Polish prime minister pushes back on EU concerns over rule of law

Polish Prime Minister Beata Szydlo declared Friday that the country "would not allow others to impose their will" on her country amid pressure from the European Commission over Warsaw's judicial reforms.

"It's not Poland that has a problem with its reputation, it's the European Commission," the national-conservative politician said in a speech to the parliament Friday that elicited applause.

The commission has warned that it will issue a formal set of objections next week if substantial progress on several of its concerns about the conservative government's measures go unaddressed.

Poland's government, which took office in November, has come under criticism for laws that are designed to strengthen its grip on the constitutional court, as well as media reforms giving Warsaw a greater say over senior appointments to the public broadcasters.

Last update: Fri, 24/06/2016 - 08:49

More from Europe

Win expected for conservative opposition in Lithuania election

Lithuania went to the polls on Sunday in the second round of a parliamentary election expected to punish Prime...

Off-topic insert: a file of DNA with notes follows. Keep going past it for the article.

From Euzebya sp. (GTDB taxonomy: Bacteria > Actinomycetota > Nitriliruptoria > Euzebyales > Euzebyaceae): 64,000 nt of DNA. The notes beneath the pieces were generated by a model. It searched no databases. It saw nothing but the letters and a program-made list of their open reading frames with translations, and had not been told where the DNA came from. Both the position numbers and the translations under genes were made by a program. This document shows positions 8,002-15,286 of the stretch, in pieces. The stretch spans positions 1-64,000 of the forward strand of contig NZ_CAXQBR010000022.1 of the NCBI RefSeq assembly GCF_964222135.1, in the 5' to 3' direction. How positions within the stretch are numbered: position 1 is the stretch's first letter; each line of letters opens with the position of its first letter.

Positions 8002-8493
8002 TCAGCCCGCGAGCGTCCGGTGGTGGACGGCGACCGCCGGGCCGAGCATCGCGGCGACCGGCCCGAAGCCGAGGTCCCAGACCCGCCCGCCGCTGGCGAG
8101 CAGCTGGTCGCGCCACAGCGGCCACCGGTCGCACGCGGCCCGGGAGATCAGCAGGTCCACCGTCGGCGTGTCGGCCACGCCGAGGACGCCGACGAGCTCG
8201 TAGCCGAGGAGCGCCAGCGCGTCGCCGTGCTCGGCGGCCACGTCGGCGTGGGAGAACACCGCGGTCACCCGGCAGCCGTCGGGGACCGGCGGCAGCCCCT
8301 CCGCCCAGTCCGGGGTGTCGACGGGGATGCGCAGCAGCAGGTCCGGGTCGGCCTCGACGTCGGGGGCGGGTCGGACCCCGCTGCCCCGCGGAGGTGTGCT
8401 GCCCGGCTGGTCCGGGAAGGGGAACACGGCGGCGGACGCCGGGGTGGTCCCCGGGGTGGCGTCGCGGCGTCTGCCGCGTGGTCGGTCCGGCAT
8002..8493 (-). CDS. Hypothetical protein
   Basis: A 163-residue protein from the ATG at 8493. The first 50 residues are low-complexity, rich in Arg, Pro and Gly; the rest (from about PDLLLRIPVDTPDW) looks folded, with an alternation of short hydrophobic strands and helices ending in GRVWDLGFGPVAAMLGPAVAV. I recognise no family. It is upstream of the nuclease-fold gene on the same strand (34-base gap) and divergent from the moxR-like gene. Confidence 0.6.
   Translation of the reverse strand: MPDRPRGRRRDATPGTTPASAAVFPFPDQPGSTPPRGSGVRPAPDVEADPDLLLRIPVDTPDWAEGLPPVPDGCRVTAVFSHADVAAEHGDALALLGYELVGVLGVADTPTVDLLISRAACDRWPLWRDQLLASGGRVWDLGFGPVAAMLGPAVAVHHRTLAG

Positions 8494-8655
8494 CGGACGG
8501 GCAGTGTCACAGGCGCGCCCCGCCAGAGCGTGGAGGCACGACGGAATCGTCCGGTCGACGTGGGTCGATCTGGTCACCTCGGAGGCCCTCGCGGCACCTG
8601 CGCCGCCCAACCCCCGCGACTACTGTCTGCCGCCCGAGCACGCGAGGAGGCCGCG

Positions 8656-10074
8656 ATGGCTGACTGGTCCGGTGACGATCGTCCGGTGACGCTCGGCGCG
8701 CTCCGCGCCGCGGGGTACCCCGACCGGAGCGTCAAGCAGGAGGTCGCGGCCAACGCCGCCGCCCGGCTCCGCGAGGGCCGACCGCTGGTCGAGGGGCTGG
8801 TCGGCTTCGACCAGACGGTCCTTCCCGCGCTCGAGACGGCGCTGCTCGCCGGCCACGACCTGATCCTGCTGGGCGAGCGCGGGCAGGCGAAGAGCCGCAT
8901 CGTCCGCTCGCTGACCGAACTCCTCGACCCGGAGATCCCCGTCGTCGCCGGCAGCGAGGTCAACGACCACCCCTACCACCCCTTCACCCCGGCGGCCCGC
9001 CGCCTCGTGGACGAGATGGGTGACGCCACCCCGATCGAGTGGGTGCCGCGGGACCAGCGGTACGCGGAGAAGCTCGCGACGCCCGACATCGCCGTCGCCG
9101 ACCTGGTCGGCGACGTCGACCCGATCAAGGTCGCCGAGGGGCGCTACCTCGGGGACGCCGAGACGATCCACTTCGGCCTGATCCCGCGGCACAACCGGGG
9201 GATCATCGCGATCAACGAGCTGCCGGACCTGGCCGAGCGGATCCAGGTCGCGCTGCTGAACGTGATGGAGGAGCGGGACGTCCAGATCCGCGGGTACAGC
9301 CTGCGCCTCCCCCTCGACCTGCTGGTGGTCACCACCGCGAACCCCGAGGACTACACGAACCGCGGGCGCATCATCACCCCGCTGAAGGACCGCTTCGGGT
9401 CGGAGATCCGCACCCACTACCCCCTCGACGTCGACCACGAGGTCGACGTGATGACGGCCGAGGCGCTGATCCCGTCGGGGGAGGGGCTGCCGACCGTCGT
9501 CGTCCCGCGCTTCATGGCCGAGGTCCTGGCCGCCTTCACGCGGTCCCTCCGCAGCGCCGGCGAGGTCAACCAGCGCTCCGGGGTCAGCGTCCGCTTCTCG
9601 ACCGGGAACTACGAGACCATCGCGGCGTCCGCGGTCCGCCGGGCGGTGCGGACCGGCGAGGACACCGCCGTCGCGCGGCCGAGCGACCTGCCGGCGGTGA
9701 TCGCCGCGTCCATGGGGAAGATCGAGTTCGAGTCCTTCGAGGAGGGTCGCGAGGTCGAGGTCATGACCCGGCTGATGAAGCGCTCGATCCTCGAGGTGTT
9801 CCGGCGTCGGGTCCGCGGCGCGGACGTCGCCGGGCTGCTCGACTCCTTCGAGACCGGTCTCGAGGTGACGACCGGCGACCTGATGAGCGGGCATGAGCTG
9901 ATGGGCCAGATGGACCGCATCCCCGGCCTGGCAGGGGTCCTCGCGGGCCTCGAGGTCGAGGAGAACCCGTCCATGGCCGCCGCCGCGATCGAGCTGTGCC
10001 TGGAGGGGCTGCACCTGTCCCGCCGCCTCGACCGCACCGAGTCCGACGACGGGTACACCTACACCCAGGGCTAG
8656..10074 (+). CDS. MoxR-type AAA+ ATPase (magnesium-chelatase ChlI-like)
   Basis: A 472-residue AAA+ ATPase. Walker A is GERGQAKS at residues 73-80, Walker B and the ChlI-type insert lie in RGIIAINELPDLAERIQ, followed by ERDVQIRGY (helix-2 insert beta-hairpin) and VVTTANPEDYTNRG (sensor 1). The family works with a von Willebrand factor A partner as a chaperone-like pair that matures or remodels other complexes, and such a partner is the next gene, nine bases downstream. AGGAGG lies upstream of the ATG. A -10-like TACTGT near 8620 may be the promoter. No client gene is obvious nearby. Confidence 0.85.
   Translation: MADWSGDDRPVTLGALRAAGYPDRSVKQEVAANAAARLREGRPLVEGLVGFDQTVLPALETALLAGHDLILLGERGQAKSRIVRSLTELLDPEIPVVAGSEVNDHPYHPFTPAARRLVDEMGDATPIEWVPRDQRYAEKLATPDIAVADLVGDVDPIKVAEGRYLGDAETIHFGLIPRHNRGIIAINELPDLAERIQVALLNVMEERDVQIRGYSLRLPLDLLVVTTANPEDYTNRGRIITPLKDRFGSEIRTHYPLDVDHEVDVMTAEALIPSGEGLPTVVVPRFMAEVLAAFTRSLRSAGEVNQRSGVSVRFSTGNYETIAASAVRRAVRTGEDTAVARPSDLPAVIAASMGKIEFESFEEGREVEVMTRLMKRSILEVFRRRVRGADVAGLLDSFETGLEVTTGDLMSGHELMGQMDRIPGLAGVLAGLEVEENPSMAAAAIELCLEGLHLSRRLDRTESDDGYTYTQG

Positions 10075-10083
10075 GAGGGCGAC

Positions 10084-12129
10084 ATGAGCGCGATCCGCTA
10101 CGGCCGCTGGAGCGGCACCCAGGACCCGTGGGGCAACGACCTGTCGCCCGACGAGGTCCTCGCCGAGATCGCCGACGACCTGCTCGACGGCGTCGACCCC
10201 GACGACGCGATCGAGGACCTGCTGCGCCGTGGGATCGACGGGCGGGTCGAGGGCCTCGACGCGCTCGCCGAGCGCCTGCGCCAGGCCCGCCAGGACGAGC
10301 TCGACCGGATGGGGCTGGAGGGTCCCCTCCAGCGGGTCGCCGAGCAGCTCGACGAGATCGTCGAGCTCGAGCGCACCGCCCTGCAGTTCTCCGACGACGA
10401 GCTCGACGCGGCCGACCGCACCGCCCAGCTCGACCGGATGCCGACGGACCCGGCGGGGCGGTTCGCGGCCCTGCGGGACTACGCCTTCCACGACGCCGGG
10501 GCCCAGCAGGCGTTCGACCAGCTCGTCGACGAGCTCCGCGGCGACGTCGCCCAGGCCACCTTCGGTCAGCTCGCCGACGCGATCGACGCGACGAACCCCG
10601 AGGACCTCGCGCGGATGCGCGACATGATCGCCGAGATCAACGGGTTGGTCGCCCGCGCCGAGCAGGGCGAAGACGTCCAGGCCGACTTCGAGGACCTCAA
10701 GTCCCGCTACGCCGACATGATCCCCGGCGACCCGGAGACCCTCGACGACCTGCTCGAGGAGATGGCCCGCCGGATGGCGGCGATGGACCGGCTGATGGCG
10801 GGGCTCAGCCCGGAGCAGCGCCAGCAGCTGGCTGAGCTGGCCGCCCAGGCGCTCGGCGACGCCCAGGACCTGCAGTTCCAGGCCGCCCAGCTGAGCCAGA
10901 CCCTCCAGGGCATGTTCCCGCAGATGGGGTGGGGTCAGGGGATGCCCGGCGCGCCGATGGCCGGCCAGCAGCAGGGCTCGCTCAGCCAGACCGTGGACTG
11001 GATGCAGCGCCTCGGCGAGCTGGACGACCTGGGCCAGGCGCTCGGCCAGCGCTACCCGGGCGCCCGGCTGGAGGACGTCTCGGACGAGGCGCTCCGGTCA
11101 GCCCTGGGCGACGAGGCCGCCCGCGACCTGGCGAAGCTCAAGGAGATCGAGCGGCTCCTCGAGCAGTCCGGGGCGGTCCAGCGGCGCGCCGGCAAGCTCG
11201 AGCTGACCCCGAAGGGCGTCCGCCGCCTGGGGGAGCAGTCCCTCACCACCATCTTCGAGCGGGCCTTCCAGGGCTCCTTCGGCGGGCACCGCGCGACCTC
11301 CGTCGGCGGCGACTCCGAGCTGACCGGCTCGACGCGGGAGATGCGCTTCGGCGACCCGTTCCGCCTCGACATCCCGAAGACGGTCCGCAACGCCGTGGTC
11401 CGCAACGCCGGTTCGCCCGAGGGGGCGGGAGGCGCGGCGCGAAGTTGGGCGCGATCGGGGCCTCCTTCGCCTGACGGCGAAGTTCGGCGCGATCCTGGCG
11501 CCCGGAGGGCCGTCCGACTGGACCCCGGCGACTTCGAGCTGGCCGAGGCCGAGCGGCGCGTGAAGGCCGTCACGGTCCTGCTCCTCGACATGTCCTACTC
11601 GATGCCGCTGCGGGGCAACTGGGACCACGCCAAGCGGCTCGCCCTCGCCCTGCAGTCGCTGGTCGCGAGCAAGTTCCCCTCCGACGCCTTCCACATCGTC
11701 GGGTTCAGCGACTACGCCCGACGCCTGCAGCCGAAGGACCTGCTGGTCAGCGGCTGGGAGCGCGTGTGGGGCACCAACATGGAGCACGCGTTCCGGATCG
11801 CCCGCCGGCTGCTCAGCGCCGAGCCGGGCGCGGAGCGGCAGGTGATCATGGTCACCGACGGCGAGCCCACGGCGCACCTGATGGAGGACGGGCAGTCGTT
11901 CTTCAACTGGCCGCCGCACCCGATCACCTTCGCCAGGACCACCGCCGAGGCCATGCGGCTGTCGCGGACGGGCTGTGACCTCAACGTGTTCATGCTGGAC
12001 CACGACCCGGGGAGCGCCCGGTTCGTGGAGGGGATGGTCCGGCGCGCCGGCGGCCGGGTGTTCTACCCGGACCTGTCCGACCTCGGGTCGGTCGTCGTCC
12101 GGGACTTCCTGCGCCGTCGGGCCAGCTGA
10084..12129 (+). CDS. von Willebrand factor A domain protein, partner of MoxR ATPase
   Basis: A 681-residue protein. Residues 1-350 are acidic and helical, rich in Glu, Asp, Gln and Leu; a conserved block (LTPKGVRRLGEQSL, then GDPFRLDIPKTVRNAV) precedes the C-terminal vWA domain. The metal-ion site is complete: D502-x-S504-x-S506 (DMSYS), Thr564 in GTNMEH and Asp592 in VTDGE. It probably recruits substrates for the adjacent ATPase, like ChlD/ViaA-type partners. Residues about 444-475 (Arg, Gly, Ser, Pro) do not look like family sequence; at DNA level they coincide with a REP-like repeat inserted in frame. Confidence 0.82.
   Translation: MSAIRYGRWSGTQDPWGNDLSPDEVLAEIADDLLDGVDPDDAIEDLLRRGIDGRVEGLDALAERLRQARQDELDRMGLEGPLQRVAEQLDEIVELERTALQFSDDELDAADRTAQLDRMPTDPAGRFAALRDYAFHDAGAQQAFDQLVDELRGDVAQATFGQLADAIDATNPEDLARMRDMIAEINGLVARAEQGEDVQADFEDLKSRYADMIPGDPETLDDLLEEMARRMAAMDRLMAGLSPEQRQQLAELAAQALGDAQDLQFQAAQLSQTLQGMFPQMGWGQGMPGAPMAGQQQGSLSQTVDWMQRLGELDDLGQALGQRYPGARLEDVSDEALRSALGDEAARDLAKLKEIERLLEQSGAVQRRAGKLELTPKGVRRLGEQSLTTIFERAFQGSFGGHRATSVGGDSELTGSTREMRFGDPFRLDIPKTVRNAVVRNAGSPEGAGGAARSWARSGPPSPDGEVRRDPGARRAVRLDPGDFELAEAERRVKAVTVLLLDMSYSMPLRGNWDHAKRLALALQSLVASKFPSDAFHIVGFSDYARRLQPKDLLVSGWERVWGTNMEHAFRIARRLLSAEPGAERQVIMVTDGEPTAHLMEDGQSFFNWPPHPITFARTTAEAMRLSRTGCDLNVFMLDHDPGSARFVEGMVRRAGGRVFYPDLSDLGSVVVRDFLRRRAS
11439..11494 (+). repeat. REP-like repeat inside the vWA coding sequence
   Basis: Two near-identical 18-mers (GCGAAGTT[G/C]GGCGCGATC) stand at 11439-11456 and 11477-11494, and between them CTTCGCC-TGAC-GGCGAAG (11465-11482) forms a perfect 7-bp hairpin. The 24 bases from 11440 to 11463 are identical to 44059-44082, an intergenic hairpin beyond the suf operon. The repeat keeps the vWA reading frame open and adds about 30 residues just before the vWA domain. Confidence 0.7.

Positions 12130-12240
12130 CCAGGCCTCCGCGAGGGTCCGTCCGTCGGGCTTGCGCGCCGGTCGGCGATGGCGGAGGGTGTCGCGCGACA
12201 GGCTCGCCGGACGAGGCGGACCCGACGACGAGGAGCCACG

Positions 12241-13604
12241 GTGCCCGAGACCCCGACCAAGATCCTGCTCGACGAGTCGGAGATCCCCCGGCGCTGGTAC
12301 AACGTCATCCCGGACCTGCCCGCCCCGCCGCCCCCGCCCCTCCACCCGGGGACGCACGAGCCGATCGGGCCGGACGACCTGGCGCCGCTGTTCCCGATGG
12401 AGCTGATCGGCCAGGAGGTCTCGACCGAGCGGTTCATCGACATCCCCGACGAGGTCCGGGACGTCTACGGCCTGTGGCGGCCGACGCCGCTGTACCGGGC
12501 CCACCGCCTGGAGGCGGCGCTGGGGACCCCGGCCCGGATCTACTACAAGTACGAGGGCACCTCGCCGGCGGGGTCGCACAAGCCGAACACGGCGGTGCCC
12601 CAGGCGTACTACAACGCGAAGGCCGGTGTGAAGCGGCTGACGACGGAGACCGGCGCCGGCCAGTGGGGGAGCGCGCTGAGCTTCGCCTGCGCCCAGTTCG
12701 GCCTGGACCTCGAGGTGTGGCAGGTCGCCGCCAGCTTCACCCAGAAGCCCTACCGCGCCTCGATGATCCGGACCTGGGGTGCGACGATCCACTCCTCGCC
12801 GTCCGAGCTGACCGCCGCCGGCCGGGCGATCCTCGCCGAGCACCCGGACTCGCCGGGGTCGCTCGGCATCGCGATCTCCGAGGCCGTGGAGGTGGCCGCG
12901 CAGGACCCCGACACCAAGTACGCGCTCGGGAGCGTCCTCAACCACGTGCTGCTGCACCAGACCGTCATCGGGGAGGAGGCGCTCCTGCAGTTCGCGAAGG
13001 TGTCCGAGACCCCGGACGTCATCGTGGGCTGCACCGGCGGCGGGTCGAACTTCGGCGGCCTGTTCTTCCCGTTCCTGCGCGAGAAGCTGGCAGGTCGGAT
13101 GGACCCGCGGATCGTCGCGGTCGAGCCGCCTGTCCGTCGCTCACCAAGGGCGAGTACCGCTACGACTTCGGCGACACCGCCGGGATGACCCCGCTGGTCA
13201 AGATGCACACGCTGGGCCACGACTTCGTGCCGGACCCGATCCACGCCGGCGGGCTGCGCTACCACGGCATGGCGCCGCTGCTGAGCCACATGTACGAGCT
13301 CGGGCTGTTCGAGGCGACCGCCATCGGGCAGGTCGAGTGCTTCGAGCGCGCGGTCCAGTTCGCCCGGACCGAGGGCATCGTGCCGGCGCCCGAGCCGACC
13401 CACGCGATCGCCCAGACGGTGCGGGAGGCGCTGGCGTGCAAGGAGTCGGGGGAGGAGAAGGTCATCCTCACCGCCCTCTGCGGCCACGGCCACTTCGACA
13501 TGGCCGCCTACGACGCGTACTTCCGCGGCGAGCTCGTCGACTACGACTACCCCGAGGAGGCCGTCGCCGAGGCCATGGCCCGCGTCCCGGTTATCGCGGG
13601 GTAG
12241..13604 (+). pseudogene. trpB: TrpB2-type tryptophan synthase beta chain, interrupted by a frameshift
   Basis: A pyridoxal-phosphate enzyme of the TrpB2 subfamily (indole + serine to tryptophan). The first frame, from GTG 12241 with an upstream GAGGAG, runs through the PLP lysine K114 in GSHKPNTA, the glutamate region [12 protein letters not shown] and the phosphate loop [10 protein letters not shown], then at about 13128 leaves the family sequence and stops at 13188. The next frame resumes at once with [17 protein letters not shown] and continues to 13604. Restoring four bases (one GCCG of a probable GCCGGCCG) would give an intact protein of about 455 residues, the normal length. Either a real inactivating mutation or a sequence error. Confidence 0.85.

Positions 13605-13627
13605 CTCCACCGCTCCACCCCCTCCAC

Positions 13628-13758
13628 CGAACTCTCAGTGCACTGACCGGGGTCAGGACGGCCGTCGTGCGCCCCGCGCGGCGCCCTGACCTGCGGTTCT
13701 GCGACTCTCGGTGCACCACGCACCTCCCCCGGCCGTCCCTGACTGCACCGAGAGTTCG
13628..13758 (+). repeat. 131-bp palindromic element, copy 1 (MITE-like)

Spanish Socialists resolve crisis as minority government looms

Spain is set to have its first fully functional government in 10 months after the centre-left Socialist Party (PSOE...

Stand-off with man in London flat hoarding "combustibles" ends safely

A three-day stand-off between British armed police and a man feared to be in possession of "combustible material" in...

German foreign minister says EU break-up is a real threat

The break-up of the European Union is a real possibility, warns German Foreign Minister Frank-Walter Steinmeier in...

Report: Three dead amid two gas blasts in Russia

A pair of gas explosions striking homes claimed at least three lives Sunday and left at least 20 wounded, according...